Correct. Hence mentioning the whole human's not surviving much more than 10 G's or so thing. I mean, hull durability matters, but technobabble magic materials covers that too. It's too bad Star Wars didn't find out how awesome carbon was until later. Graphene and carbon nanotubes allow for some fun sci-fi.I am aware. (Although that has nothing to do woth gravity, that's just an easy way to denote acceleration.) It's inertia. And just because the cockpit is g-force compensated doesn't do anything for the ship and the incredible inertia(and thus slide) of a hard turn when accelerating at 100's or 1000's of Gs in relation to the engine force, the nertia, and however manuevering works in Star Wars. Even with G-Force compensators you can't just spin in place. The engines create momentum(lots of it, which makes turning difficult.) I've never heard of a Star Wars Pilot Whiting out, Redding Out, blacking out etc. Those limitations are gone. That doesn't remove the more mechanical limitations.(Although I'm not saying Star Wars approaches the speeds their ships move at realistically at all, but that G-force effects on pilots are not a factor.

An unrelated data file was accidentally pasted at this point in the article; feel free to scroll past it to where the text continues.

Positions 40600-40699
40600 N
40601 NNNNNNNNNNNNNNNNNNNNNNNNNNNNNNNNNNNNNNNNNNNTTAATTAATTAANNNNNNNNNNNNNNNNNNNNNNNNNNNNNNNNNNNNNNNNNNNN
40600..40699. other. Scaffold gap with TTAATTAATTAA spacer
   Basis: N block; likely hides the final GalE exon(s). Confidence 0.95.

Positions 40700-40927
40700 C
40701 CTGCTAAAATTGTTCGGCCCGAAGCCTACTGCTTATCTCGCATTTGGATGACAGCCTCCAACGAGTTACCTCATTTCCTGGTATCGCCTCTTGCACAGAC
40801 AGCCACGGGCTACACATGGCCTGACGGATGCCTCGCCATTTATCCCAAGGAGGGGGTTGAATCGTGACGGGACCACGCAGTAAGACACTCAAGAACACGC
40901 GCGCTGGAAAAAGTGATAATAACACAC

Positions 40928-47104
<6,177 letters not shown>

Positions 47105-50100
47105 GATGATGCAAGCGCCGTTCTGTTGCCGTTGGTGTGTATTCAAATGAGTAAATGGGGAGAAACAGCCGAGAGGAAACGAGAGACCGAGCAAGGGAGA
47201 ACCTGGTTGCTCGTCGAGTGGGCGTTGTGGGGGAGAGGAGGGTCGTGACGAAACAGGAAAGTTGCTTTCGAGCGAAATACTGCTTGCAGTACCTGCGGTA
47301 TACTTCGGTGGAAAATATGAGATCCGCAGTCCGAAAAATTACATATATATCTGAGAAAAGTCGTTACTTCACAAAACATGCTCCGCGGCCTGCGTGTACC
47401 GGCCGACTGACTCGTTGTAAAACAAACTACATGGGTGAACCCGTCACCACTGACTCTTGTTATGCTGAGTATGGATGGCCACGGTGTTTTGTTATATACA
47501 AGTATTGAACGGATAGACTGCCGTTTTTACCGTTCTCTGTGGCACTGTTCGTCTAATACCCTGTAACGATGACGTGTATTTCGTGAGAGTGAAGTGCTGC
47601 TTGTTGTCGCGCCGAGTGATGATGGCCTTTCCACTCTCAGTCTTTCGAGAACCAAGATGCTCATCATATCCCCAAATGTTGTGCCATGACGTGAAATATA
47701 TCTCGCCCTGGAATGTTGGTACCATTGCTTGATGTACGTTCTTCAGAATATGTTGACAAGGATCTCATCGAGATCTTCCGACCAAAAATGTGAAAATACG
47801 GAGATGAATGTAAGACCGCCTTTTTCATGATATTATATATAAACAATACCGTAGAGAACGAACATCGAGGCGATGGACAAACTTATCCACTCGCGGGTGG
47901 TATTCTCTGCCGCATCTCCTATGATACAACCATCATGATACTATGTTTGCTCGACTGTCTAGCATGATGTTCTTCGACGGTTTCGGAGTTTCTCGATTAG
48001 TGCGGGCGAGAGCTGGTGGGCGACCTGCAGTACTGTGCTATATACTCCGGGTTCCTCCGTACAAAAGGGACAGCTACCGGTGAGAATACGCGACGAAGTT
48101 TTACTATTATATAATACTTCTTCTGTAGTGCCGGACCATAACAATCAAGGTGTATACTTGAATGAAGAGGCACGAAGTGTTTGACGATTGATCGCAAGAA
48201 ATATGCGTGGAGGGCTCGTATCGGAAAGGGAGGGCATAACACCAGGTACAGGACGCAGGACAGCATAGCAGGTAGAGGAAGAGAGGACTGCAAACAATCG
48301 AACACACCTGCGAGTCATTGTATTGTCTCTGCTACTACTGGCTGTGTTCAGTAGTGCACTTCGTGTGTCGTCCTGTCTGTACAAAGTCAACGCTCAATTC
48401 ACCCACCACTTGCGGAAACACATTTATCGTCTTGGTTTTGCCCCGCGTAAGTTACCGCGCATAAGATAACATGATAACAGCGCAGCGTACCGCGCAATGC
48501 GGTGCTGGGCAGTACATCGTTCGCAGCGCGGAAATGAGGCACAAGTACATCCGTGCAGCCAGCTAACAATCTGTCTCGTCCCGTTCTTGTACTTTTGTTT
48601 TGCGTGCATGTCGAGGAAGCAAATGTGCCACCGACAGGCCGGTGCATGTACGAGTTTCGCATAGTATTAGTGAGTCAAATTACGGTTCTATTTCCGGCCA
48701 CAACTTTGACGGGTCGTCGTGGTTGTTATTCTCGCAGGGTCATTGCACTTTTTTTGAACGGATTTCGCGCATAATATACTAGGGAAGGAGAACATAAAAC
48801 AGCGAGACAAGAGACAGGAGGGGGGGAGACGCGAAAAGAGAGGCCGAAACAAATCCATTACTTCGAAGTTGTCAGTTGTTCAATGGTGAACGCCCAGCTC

It's like this:
1. You want to get behind your opponent
2. To get there, you need to turn in behind them as sharply as possible
3. The faster your vector, the wider your turn has to be because geometry
4. Hence the slower you can go, the better
None of this stops being true if you have magic g-force compensators - unless they are infinitely effective.
If they are infinitely effective, it doesn't matter anymore. Whatever you do you can't get behind your opponent because they too have infinitely effective g-force compensators and can maneuver at infinite G's.
So to be clear, your objection to my initial post was over the bit about humans being squishy meatbags and not the tactical realities of dogfighting geometry.
If the ships themselves were perfectly manueverable it would be stupid.